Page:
My son is on the battlefield in Gaza. So many scenes play through my head as I search for meaning in this horror; what do I have to console myself with but my own imagination?
It’s Summer, 2021…
After a surprise win in my age category in the Gush Etzion 5K race, I want more. My son will compete in the flatter Kiryat Gat race in two weeks’ time, so I decide to join him. I hadn’t pushed very hard in Gush Etzion, but the Kiryat Gat race will be more competitive. Professionals from around the country will be there – I will have to give it my all.
On a warm and overcast afternoon, we gather at the start line. The race begins, and we take off like lightning. My son outpaces me, of course – at 18 years old and with serious skills, he’s way ahead. Trying hard to keep up, I sprint too hard, and by the last kilometer, I feel like I’m dying. I literally can’t run any faster, although I really want to. It feels like I’m moving in slow-motion. My body just won’t go.
And then, my son appears, having completed the course many minutes earlier. He runs towards me with a big smile on his face, flushed, sweaty, and clearly tired. But he comes back anyway, running next to me, cheering me along.
“Come on, Ima! You can do it.”
“I actually…c-aaan’t!” I manage to pant out, with a distressed half-smile.
“Come on, Ima. Just push a little harder. You’re almost there!”
I want to be strong for him. For my son, I can push harder, at least a little bit. And so, I push forward, completing the race in my own record time. The minute I reach the finish line I promptly throw up.
Two Years Later…
During army training, my son suffers through multi-day exercises in a Puma, a type of armored vehicle. When he comes home, we ask for us a blow-by-blow of his time in the army. We want to hear it all.
He reports on how crummy conditions in the Puma are, compared to the fancier armored vehicle, the Namer (leopard). In the Puma, they have no a/c (although the driver does have a small fan). During their exercises, they huddle inside for days, barely able to move. The soldiers in the back each take a turn to stretch out their legs, everyone else squooshing up into balls so that one gets a little relief. They sleep sitting up, sweat in the blistering heat, do without showers or changes of clothes. And yes, they even have to relieve themselves into their helmets.
This training is brutal. My son has a dismal look on his face on that Saturday night, going back to five more awful days in a Puma. I feel so bad for him. Together, we try to think of any way to make it better. We send him off with a radio, some small games, candy, anything to relieve the pain and boredom we know he’s going to suffer.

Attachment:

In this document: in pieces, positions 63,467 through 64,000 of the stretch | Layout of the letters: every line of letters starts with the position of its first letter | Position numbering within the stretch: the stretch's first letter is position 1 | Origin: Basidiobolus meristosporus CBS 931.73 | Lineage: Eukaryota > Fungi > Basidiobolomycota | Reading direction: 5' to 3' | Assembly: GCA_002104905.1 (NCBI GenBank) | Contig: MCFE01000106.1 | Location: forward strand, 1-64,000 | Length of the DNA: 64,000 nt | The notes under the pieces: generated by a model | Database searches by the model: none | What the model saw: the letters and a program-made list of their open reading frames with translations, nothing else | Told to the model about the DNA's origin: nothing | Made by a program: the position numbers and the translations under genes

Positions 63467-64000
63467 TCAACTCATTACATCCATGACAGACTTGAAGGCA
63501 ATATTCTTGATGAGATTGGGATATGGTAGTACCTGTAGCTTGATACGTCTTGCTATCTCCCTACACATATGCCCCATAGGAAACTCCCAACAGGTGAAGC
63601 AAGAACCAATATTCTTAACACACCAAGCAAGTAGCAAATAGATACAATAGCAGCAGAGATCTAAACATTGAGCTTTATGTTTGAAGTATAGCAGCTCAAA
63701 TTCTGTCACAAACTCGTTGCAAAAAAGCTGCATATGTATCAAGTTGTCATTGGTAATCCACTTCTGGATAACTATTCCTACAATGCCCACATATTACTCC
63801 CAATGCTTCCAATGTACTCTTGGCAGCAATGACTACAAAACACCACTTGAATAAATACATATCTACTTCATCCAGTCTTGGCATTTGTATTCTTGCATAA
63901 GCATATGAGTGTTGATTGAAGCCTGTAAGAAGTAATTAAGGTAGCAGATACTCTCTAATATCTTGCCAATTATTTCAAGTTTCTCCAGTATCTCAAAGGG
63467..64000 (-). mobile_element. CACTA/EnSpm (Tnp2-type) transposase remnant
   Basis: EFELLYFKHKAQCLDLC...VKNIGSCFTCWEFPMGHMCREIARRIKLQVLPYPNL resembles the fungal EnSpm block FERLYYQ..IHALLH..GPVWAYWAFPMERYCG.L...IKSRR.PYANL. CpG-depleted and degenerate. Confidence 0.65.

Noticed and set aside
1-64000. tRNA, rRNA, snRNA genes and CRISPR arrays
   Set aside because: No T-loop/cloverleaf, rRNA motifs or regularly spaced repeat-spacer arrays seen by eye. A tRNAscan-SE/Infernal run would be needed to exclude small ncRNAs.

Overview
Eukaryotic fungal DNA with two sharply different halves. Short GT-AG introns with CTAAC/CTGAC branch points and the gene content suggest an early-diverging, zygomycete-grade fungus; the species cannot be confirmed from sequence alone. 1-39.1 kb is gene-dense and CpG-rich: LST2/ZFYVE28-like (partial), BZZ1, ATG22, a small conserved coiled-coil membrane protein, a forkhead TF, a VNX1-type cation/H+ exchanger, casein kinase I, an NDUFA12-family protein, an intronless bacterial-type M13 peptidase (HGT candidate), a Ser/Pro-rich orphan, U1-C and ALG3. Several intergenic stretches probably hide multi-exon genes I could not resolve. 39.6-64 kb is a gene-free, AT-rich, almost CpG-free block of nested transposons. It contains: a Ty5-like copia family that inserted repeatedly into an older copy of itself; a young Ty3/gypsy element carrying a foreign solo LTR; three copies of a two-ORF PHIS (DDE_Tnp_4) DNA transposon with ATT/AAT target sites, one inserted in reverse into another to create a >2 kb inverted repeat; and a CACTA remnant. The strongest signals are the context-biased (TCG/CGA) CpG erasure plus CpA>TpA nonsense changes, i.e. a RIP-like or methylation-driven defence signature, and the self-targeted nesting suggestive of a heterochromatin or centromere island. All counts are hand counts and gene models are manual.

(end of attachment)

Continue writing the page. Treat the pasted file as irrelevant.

The next day, while we sit around in the comfort of home missing our son, the other children express their frustration, “Why are they making him do this?! It’s actual torture!” exclaims my fourteen-year-old daughter, accompanied by murmurs of assent from her siblings.
We try to explain to the kids – these soldiers have to be prepared if they ever actually have to sit inside a Puma for days at a time, in wartime for example. And while we explain this, we think that of course, this is really a very hypothetical situation. There won’t be a war. And if there ever was one, they wouldn’t be going into the battlefield in those “inferior” Pumas.
And here we are, back in reality…
of November 1st, 2023, 5 days since my son entered the war zone. There’s radio silence, except for what we read on the internet. This morning, we wake up to the news of nine soldiers killed in battle. Nine, beautiful souls, 19 and 20 year old men, the best of the best, in the prime of their lives, who died fighting for their people. Nine mothers and fathers whose worlds have completely fallen apart.
These soldiers met their end when an anti-tank missile hit their armored vehicle…the coveted Namer.
I know that I have to be strong right now, but it’s so hard not to crumble. I think about what my son said to me the last time I saw him in person, “Ima, just remember, the odds are with me. Even if soldiers die, the chance that it will be me is really, really small. Don’t worry too much.”
Remembering the probabilities does make me feel a tiny bit better. But not much. It hurts so deeply to hear that anyone’s soldier sons have died in battle. We all need to keep functioning; we can’t truly internalize everyone’s pain. But the closer it is to our own reality, the more it hits home.
I reluctantly get out of bed, feeling so weak, but going through the motions anyway– that’s what we have to do. I say morning prayers, drink coffee, prepare the kids lunches, moving at a snail’s pace all the while. I change into exercise clothes and begin the day’s workout: Upper Body Two. This set is always brutal, but today it feels absolutely impossible.
And yet, life must go on. Be strong, my inner voice says, you can do this.
Nine dips in, I actually feel like my arms are going to explode. Nine soldiers. I feel like I can’t go on.
I close my eyes, searching for the inner strength to get through this metaphorical misery.
And then, my son appears, in my mind’s eye, running alongside me in my pain, sending forth his own strength to support me in my weakness, “You can do this, Ima. Keep going.”
Where is my son in reality? Perhaps huddling in his Puma somewhere in Gaza, body aching, the dirt of days upon his skin, in so much discomfort. But if I know my son, he’s also full of strength, commitment, and the will to fight until only the good guys are left standing.
10 dips…11 dips…12 dips.
For my son, I can be strong, I can do this.
For our soldiers, we can all do this, our people united as one, in pain and strength, faith and determination.